How Hunting Trophies Work

Mounted animal heads as trophies, Texas Ranger Museum.
Mounted animal heads as trophies, Texas Ranger Museum.
Walter Bibikow/The Image Bank/Getty Images

That big mo­ose head hanging on the wall at your local hangout is what hunters call a trophy: a souvenir of a kill. Quite literally, trophy animals are prized as trophies. They are used for decoration, bragging rights or income. Taxidermists create cleaned, dressed and mounted trophies for museums, restaurants, hotels and private homes.

Man has hunted since prehistoric times, and the hunting experience brings up some of the most primitive human feelings, such as the thrill of a dangerous chase. Less obvious is the desire to show off one's successes -- an impulse not far removed from beasts strutting in courtship. For some hunters, bagging a trophy large enough for the record books is their central motivation. For others, simply immobilizing the animal and taking a photo will do.

Sportsmen have developed rules and conventions to regulate hunting activity throughout U.S. history. As wildlife populations gradually dropped in the 1800s, hunters began to narrow their range. They began passing over females and targeting the­ largest, most mature male specimens [source: Lee]. In recent years, many in the hunting community have argued that this selective process makes trophy hunting a useful component of sustainable wildlife conservation programs. Other advocates for nature claim the opposite and have sought to restrict or ban trophy hunting.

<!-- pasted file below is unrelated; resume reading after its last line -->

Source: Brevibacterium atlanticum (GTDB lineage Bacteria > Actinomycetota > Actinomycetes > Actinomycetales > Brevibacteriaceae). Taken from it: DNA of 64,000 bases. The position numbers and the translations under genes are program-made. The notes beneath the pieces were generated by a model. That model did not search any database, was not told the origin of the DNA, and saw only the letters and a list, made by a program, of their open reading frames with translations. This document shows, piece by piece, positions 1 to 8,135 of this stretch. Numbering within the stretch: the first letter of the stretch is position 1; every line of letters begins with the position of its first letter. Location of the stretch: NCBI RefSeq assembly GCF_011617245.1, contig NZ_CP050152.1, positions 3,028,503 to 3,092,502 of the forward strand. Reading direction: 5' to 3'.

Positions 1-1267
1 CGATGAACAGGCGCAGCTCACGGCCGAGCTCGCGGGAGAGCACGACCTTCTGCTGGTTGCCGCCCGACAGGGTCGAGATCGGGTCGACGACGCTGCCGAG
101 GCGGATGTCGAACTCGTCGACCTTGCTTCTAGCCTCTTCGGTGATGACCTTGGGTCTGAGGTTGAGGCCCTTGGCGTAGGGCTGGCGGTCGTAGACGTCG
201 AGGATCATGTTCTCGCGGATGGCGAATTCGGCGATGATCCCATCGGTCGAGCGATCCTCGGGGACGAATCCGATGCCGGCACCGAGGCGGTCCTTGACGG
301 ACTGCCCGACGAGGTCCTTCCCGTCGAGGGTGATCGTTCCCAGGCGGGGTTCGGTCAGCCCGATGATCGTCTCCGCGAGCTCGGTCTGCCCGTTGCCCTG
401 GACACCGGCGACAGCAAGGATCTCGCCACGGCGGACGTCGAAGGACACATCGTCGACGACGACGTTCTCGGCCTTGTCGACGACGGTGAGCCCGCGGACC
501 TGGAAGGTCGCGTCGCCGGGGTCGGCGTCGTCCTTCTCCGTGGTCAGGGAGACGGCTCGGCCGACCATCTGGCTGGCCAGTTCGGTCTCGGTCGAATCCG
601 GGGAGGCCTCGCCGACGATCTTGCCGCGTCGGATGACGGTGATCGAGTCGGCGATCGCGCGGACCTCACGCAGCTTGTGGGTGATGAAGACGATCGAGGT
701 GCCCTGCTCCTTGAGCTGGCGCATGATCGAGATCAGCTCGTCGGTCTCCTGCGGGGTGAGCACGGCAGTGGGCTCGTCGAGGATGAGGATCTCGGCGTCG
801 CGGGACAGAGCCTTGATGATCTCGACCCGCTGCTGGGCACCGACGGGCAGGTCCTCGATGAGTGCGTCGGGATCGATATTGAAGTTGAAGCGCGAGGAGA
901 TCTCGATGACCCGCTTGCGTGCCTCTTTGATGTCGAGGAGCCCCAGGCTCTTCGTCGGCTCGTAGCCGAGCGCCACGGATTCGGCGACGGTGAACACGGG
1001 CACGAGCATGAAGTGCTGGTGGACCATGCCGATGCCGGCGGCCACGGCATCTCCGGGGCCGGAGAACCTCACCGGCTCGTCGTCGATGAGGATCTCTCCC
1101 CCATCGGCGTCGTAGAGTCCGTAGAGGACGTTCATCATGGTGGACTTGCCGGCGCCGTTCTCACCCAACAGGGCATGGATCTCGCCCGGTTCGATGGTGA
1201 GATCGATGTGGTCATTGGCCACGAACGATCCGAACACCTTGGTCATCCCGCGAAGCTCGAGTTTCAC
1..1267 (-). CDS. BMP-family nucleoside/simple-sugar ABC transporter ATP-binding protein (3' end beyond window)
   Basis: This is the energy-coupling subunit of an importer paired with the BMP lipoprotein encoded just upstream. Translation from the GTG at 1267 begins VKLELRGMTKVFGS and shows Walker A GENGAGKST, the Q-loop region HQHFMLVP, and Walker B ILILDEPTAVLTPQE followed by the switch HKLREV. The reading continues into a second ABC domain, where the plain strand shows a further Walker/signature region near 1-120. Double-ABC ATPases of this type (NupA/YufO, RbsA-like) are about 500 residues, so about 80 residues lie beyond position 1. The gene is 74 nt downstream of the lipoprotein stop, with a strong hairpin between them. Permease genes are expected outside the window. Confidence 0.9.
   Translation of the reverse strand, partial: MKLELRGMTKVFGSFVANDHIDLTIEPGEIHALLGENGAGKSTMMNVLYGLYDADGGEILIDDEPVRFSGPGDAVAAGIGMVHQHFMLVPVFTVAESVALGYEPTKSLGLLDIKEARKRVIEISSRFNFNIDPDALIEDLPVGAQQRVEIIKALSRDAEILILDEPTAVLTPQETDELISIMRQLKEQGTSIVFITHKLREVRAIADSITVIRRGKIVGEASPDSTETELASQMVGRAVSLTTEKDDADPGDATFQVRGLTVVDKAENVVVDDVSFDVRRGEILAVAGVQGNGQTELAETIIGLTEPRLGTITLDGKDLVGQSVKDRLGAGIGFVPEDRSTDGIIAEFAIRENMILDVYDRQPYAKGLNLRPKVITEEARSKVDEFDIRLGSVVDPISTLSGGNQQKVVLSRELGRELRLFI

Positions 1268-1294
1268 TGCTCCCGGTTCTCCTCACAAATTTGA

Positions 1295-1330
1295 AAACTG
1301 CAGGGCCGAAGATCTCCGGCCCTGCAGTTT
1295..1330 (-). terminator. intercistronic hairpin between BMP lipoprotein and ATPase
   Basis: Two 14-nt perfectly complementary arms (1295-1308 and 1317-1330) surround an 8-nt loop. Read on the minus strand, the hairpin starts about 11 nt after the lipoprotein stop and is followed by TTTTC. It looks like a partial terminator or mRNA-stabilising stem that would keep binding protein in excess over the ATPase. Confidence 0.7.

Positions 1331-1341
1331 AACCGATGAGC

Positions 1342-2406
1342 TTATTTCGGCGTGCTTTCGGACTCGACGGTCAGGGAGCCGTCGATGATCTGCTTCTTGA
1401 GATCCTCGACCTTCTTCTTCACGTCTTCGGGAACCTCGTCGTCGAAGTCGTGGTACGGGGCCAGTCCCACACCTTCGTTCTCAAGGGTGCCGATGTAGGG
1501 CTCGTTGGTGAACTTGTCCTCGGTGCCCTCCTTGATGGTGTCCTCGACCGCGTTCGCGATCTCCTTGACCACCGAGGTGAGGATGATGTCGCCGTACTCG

­Trophy hunting of big game or exotic animals can stir up great emotion within communities. In recent years, polar bears have taken center stage in the debate. The U.S. Fish and Wildlife Service added polar bears to the threatened species list in 2008. This listing ensures that polar bears, who are suffering from environmental and climate issues, cannot be brought into the U.S. as big game trophies. A ban on hunting polar bears has been in place since 1972 (with the exception of subsistence hunting by Alaska natives, but it has previously been legal to import kills from Canada [source: U.S. Fish & Wildlife Service].

Polar bears are just one example of the heated controversy surrounding trophy hunting. In this article, we'll explore both sides of the exotic and big game trophy hunting argument. But first, let's take a look at the trophies themselves and how they're acquired.